Lenders will want to know your credit score to obtain a fast and objective assessment of your credit risk
Understanding Your Credit Score
Have you ever wonder how would the lenders view your credit risk level when applying for a credit facility?
You need to find out how lenders view you as most base their lending decision on credit report prior to making a decision. In most cases, they will also want to know your credit score to obtain a fast and objective assessment of your credit risk.
Hence, it is important to check your credit report regularly because your credit report changes whenever any of CBS members update your credit payment patterns on a monthly basis. A good credit repayment history will make it easier for you to obtain credit and to qualify for loans.
What is A Credit Score?
A credit score is a number used by lenders as an indicator of how an individual is likely to repay his debts and the probability of going into default. CBS credit score is based on the many types of information in the credit report to calculate a number that estimates your level of future credit risk.
The score ranges from 1000 to 2000, where individuals scoring 1000 have the highest likelihood of defaulting on a repayment, whereas those scoring 2000 have the lowest chance of reaching a delinquency status.
Factors Affecting Your Credit Score
- Utilization Pattern – This refers to the amount of credit owed/ used per account.
- Recent Credit – Number of newly opened credit accounts. It is advisable to apply for new credit in moderation.
- Account Delinquency Data – Presence of delinquency (late payment) on your loan accounts will reduce your credit score.
- Credit Account History – Accounts with a history of prompt payments will help to boost your credit rating.
- Available Credit – This refers to the number of accounts available (open or active) for credit.
- Enquiry Activity – Each time a potential lender pulls your credit report in response to a new credit application, an enquiry is placed on your file. Having too many enquiries in your credit report indicate to lenders that you are trying to take on more debt, therefore increasing your credit exposure.
How Do I Improve My Credit Score?
Here are some tips which you can adopt to enhance your credit reputation:
- Paying your bills on time and in full.
- Not having overdue/ outstanding balances.
- High outstanding debt will have a negative impact on your score.
- Not having bankruptcy and default information in your credit report.
- Limit the number of credit facilities you own.
- Not applying for lots of credit within a short period of time.
Understanding your credit report and score not only enables you to understand your current financial situation but as well have a clearer picture of how the lenders assess your credit worthiness.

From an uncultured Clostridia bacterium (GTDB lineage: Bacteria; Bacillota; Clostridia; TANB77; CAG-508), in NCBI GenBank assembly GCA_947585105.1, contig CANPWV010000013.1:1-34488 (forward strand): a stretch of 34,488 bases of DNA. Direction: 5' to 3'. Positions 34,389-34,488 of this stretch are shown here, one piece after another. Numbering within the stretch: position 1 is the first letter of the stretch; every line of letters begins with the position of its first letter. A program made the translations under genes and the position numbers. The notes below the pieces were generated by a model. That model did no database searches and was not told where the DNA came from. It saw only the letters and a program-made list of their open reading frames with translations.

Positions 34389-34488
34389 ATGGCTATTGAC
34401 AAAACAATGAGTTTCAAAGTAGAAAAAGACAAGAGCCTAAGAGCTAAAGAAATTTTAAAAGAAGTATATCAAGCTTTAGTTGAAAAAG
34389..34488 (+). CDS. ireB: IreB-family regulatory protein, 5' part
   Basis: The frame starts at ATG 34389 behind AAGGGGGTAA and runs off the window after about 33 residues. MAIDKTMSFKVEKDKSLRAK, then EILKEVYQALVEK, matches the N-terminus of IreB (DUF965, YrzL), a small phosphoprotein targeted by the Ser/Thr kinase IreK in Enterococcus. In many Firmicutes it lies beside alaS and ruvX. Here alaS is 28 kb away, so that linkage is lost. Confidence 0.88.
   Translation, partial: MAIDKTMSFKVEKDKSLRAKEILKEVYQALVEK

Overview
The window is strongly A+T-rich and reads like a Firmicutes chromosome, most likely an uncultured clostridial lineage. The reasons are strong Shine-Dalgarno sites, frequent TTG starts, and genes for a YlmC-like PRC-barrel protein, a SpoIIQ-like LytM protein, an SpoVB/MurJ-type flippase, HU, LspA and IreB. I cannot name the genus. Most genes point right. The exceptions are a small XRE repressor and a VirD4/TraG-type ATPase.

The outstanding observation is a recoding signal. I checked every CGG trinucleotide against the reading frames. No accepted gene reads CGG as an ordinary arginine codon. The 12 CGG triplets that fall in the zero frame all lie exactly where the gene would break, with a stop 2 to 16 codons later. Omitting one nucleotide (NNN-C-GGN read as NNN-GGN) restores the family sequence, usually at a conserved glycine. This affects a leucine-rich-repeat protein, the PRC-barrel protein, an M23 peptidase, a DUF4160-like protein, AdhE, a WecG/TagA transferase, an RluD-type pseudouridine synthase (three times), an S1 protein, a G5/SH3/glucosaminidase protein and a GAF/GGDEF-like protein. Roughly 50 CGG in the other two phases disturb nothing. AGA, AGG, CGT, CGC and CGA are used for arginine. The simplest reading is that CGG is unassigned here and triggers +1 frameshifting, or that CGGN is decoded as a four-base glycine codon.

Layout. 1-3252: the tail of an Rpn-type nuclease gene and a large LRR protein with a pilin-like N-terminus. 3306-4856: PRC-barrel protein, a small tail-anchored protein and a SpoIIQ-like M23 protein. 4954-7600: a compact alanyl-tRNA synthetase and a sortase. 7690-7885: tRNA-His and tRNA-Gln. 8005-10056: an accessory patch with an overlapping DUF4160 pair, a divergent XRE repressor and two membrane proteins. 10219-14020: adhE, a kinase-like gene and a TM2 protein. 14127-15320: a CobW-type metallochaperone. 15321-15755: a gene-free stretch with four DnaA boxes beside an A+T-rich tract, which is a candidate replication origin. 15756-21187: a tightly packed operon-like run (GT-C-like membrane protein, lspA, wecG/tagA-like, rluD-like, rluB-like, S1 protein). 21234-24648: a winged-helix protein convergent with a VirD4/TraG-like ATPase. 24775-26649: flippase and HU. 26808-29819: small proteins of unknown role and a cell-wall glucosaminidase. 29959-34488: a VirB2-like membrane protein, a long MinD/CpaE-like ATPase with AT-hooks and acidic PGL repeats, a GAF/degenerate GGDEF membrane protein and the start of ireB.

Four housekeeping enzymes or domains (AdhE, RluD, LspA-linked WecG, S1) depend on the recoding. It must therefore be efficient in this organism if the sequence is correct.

It is important to check on your credit report regularly to ensure that information is accurate and up-to-date.
Mr Paul Ho, chief officer at iCompareLoan, said: “Although primary card holders are primarily responsible for the usage and payments due on the supplementary cards, the credit report will only show the factual credit data available of the principal cardholders. The credit history and repayment behaviour of supplementary card holders will not affect the principal cardholders.”
Lenders may use your credit score as a tool to assess your credit worthiness to decide if a loan should be granted. If your credit score is in good standing, your loan may be approved faster, with higher line assignment and lower pricing. Lenders will also take into consideration other factors such as the individual’s income, application documentations, existing banking relationship with the lender, the lender’s risk appetite, etc before extending credit to the individual. One thing to note on is, CBS does not play a part in the lender’s lending decision.
Credit repair is possible. A score is a “snapshot” of your risk at a particular point in time. The bureau score is dynamic and it changes as new information is added to your credit file such as taking up a new HDB loan with the bank. Your score is a reflective behaviour of your repayment history and it changes gradually as you change the way you handle credit. For example, a good credit score is derived from paying your credit card bills on time, all the time.
If you apply for multiple credit applications within a short period of time, it may have a negative impact on your credit score. Looking for new credit can equate with higher risk. Always approach credit in moderation.
If you have a joint credit account, these items could affect a score if they appear on your credit report. It is important that joint account holders understand that his or her repayment behaviour impacts the other joint account holder’s credit score.
A credit account held solely in the name of your spouse cannot impact your credit score if it is not a joint account.